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    Former Polartec plant auctioned for $5.35 million

    ** FILE ** The exterior of the Malden Mills factory in Lawrence, Mass. is shown in this Nov. 29, 2001, file photo. The firm seeking bankruptcy court approval to buy Malden Mills Industries Inc. plans to operate the century-old textile maker under the Polartec name, a brand better known than the maker of high-tech fabric for customers including Patagonia and the U.S. military. Polartec LLC will be the name of the privately held company after its expected emergence from Chapter 11 reorganization, expected to occur around March 5, Greg Segall, managing partner of Chrysalis Capital Partners, said Friday, Feb. 23, 2007. (AP Photo/Elise Amendola, File)
    The exterior of the Polartec building in 2001, when it was known as Malden Mills.

    The former Polartec textile plant straddling Methuen and Lawrence has been auctioned off for $5.35 million to two California real estate investors hoping to turn the nearly 15-acre campus into an industrial innovation hub.

    Fremont, Calif.-based real estate broker Jitender Makkar confirmed to the Globe that he and his business partner, Kevin Singh, had the winning bid for the nearly 600,000-square-foot factory, which once housed Malden Mills. Details of the auction, which had a starting price of $1.5 million, are not yet public because the process requires the property be held in escrow for up to 30 days, according to a spokesman for Ten-X, the online commercial real estate platform used for the May 8-10 auction.

    If the sale is finalized, it will be the duo’s first East Coast investment, said Makkar, who owns a brokerage firm in Fremont. He declined to go into detail about his background, but said he has “been in many different industries, [including] high-tech industries,” and that his partners come from a “heavy industrial background as well. It is a great fit for us.”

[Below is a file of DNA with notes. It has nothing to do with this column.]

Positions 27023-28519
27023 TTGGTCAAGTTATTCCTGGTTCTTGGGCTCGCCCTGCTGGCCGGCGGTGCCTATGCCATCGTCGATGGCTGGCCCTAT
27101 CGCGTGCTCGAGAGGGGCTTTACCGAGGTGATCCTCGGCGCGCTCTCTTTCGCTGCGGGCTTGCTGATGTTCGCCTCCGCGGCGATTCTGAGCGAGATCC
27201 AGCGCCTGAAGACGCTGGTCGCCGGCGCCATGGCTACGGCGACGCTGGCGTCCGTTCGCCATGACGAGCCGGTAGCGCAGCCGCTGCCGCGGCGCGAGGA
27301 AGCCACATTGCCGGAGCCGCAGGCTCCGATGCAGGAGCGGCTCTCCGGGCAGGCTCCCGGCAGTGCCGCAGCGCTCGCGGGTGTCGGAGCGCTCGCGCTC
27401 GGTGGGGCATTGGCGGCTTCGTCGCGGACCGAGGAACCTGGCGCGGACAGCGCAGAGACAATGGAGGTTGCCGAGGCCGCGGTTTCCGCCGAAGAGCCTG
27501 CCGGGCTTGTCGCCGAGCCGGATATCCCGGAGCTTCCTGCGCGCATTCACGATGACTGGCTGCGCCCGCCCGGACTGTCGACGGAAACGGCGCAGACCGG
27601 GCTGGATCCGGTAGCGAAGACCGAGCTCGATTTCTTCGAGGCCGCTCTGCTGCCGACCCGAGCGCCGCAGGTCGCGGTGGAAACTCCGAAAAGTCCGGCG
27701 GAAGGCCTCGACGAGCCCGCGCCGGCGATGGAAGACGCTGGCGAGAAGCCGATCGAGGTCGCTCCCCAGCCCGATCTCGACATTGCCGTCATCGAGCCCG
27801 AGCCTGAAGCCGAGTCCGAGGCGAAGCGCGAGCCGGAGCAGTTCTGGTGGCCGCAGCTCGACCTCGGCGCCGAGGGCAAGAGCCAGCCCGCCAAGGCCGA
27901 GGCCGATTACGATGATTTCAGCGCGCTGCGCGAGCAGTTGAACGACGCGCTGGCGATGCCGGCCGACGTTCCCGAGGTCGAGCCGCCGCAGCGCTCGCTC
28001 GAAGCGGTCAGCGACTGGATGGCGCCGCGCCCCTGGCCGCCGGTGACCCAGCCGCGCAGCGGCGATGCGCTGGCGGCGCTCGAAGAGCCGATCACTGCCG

Makkar said he has “several uses in mind,” for the plant, where Polartec fleece was manufactured until last year when Polartec LLC laid off more than 200 workers and moved its operations to Tennessee.

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    “It’s time to create more jobs in this area. We want to create an industrial innovation hub,” Makkar said. “The property has outstanding infrastructure; that is what makes this a most exciting project for us. We want young innovative ideas to come here and use the infrastructure at a relatively low cost and low risk for them. We are creating an incubation center for the young generation.”

    Makkar said he wants to rename the plant IndusPAD.

    Makkar and Singh last week met for the first time with Methuen and Lawrence officials. The bulk of the plant sits in Methuen, but its entrance is on Stafford Street in Lawrence.

    Lawrence Mayor Daniel Rivera said Makkar and Singh appeared excited about the property and potential tenants. He said that whatever occupies the site should “one, bring jobs; two, be something that doesn’t negatively impact the neighborhood; and three, lifts the brand of the city of Lawrence.”


    Methuen Mayor Stephen N. Zanni and William Buckley, the city’s director of economic and community development, also met with Makkar and Singh.

    “We’re trying to get familiar with what their vision is and we look forward to working with them to help attract new jobs to the city,” Buckley said. “You have to be hopeful.”

    He said the $5.35 million bid was lower than many people anticipated. The property had been marketed for sale by brokerage firm Avison Young for the past several months before it was listed for auction. Philadelphia-based private equity firm Versa Capital Management, which owns Polartec LLC, purchased the property in 2007 for close to $15 million after it bought the then-Malden Mills out of bankruptcy for $44 million and renamed it Polartec.

    Aaron Feuerstein, the third-generation owner of Malden Mills, made global headlines two decades ago when he continued to pay employees’ salaries after a fire gutted the facility and halted operations.

    Katheleen Conti can be reached at Follow her on Twitter @GlobeKConti.